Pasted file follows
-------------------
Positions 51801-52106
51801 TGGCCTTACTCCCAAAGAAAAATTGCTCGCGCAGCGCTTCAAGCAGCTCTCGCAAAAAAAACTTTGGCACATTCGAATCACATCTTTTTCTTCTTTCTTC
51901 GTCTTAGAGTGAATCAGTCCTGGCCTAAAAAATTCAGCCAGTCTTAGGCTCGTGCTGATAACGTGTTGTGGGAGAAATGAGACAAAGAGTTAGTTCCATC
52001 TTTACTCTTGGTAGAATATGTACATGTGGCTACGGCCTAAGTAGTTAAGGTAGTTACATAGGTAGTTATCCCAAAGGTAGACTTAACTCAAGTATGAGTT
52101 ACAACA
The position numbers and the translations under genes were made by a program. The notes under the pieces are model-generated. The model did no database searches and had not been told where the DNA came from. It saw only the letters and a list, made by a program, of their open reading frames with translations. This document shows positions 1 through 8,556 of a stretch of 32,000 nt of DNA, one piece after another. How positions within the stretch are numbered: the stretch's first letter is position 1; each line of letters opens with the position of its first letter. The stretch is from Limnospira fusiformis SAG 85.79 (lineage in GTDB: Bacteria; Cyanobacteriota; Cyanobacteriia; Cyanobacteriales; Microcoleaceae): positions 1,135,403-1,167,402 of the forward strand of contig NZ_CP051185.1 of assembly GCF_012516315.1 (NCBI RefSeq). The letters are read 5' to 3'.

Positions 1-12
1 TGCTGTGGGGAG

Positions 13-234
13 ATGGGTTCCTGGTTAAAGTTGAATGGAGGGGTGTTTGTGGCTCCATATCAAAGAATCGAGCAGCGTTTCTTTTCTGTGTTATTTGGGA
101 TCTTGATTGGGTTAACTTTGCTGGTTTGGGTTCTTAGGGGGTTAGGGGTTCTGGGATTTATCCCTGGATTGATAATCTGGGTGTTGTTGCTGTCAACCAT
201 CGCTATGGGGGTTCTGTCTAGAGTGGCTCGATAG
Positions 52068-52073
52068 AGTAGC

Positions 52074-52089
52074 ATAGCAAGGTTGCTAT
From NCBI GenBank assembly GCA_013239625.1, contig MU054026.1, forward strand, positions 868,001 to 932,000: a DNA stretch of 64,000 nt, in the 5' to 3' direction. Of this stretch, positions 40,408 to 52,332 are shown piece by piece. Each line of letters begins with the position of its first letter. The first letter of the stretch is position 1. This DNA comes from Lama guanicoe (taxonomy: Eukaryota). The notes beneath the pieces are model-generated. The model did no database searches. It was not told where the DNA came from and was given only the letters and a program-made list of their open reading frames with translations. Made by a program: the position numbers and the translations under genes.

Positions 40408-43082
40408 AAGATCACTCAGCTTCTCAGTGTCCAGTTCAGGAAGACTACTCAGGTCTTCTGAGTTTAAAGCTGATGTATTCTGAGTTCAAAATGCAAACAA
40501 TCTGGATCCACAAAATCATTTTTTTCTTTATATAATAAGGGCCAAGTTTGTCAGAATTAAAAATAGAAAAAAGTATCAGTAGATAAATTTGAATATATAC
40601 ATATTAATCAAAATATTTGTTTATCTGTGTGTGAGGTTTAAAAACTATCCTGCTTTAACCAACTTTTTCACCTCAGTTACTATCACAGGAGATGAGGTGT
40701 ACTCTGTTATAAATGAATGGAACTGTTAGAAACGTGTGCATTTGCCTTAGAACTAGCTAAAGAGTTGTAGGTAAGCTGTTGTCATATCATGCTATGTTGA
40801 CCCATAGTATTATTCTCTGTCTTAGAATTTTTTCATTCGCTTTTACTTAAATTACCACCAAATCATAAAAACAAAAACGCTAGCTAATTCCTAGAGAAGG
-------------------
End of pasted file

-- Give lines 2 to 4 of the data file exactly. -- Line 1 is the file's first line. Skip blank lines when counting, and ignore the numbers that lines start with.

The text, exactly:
51801 TGGCCTTACTCCCAAAGAAAAATTGCTCGCGCAGCGCTTCAAGCAGCTCTCGCAAAAAAAACTTTGGCACATTCGAATCACATCTTTTTCTTCTTTCTTC
51901 GTCTTAGAGTGAATCAGTCCTGGCCTAAAAAATTCAGCCAGTCTTAGGCTCGTGCTGATAACGTGTTGTGGGAGAAATGAGACAAAGAGTTAGTTCCATC
52001 TTTACTCTTGGTAGAATATGTACATGTGGCTACGGCCTAAGTAGTTAAGGTAGTTACATAGGTAGTTATCCCAAAGGTAGACTTAACTCAAGTATGAGTT